The latest release from StatsSA showed that South Africa's economy grew 3.1% for the second quarter of 2019.
This was better than the 2.5% expected by most economists, and it's a good sign for South African's who were worried about recession hitting.
Unfortunately, this growth doesn't necessarily mean our economy is growing again…
With first quarter GDP shrinking 3.2%, 3.1% growth doesn't mean that much.
In fact, for our economy to grow 1% in total for the year we'd have to see 2% growth in both quarters still remaining.
So here’s what to expect for the remainder of 2019
South Africa is stuck in a low-growth rut. If our economy grows by 2% for each of the last two quarters of 2019 overall growth for 2019 will come in at 1% - which is lower than what was expected at the start of 2019.
If the last two quarters hit 0% growth, the SA economy would be up by around 0.3% for the year.
Estimates by the SA Reserve Bank expect growth at 0.6% for the full year.
That’s around half of the World Bank estimate of 1.2%, but most likely the more accurate figure.
So why isn’t SA’s economy returning back to growth?
Simply put there’s not enough confidence from consumers and business.
According to the SA Chamber of Commerce and Industry SA business confidence is as its lowest levels since 1985.
That means private companies and individual investors are holding back money which could have been invested in the economy creating jobs.
Only after a couple of quarters of investment growth would the SA economy be able to return to sustainable growth.
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There is hope on the horizon for economic recovery
In April 2018 Energy Minister, Jeff Radebe, signed a R56 billion contract for independent power producers which will add 2,300 MW to the SA grid.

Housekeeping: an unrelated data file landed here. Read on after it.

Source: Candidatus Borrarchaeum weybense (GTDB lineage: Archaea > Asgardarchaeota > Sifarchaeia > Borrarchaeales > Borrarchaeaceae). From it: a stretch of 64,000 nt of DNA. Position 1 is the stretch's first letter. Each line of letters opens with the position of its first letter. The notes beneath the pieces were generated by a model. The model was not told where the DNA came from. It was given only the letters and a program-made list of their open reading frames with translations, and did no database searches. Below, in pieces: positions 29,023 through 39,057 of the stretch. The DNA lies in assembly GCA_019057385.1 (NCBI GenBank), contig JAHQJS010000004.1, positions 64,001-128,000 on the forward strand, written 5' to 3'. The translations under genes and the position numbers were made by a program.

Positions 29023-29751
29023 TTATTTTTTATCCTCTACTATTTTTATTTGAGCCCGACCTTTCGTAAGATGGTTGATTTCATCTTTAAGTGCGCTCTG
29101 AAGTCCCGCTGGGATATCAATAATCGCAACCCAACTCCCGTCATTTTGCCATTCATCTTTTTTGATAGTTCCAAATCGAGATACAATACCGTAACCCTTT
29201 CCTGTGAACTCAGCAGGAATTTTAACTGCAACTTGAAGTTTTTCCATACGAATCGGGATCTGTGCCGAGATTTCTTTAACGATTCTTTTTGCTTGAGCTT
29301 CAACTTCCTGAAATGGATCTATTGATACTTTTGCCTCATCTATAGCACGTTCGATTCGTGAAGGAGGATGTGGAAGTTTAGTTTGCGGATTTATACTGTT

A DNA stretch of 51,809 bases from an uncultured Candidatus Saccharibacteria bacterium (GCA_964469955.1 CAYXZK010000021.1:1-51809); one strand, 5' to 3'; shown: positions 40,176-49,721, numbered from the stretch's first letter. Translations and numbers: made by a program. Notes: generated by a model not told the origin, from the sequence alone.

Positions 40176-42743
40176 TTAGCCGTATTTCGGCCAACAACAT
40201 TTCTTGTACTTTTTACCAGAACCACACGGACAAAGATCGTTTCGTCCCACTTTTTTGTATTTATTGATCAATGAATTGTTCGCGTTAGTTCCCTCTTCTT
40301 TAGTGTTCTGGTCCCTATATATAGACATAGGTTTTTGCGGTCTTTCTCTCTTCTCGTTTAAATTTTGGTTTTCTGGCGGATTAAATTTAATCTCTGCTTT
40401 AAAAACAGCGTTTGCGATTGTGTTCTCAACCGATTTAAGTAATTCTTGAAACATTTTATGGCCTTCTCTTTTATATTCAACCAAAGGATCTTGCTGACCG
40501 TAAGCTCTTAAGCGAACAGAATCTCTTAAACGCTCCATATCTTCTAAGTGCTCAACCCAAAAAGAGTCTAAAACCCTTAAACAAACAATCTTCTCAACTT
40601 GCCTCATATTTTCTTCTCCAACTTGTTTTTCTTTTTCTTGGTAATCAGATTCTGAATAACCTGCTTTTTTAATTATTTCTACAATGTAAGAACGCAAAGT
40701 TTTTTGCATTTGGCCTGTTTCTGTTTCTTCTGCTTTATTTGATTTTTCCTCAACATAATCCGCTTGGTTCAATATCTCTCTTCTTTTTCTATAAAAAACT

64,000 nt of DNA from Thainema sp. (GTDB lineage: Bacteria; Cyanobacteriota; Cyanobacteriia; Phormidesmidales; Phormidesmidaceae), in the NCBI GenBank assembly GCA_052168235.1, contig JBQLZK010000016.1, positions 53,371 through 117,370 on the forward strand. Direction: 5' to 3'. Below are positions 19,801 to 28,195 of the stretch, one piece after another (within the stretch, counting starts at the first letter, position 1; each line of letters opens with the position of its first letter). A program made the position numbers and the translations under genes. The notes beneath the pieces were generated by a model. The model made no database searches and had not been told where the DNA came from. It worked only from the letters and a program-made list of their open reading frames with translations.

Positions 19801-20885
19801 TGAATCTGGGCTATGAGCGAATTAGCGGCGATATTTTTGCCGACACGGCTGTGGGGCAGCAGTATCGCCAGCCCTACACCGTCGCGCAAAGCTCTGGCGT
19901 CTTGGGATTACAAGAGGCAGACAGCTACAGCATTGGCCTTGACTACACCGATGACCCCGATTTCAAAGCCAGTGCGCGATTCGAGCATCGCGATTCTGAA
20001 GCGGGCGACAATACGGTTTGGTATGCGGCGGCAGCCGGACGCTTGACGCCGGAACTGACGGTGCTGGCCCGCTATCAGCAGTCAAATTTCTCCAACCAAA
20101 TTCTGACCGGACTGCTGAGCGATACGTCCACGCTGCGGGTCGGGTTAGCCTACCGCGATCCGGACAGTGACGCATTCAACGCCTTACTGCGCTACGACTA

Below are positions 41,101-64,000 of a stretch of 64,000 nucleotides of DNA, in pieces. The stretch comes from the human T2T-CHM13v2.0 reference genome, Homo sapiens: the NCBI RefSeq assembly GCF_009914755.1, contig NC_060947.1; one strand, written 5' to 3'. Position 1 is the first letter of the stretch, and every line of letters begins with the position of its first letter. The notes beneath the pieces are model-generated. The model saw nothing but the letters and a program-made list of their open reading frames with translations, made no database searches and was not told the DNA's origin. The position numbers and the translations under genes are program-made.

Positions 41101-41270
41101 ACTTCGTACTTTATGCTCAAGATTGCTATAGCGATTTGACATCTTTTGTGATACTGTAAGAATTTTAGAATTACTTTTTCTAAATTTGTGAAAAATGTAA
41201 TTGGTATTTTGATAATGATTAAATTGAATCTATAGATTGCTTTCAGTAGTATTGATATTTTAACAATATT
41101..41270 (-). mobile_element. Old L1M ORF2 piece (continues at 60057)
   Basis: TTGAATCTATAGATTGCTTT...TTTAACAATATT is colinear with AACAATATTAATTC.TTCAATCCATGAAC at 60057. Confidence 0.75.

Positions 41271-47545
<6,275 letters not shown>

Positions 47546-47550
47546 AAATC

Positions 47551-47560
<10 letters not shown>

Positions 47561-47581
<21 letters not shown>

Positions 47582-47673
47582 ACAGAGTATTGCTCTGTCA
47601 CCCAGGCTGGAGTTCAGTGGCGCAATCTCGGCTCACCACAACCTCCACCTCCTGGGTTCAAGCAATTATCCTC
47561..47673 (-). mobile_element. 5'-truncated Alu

As we speak these projects are entering construction phase.
And that means significant capital being invested in the SA economy.
And it shows in the numbers.
For each quarter since the start of 2018 the ‘Gross Fixed Capital Formation’ indicator has been trending down. The second quarter of 2019 showed the FIRST quarter of growth since then.
(Source: StatsSA, BusinessInsider)
This means that companies are again investing in machinery and equipment.
The investment from the independent power producers should carry over for at least the next two quarters. But by then business confidence will have to have improved enough to get other sectors of the economy investing again.
Private companies typically do not invest if there is low business confidence. What we’ll have to see is a couple of quarters of investment growth to see it as a sign that the economy is improving.
What will create the business confidence needed for companies to start investing in SA again?
Well, a tough stance on out of control crime and looting would be a start. Then some policy certainty for mining companies. And lastly, property rights should be protected.
Until then, we remain in limbo.
Here’s to unleashing real value,
Editor, Red Hot Penny Shares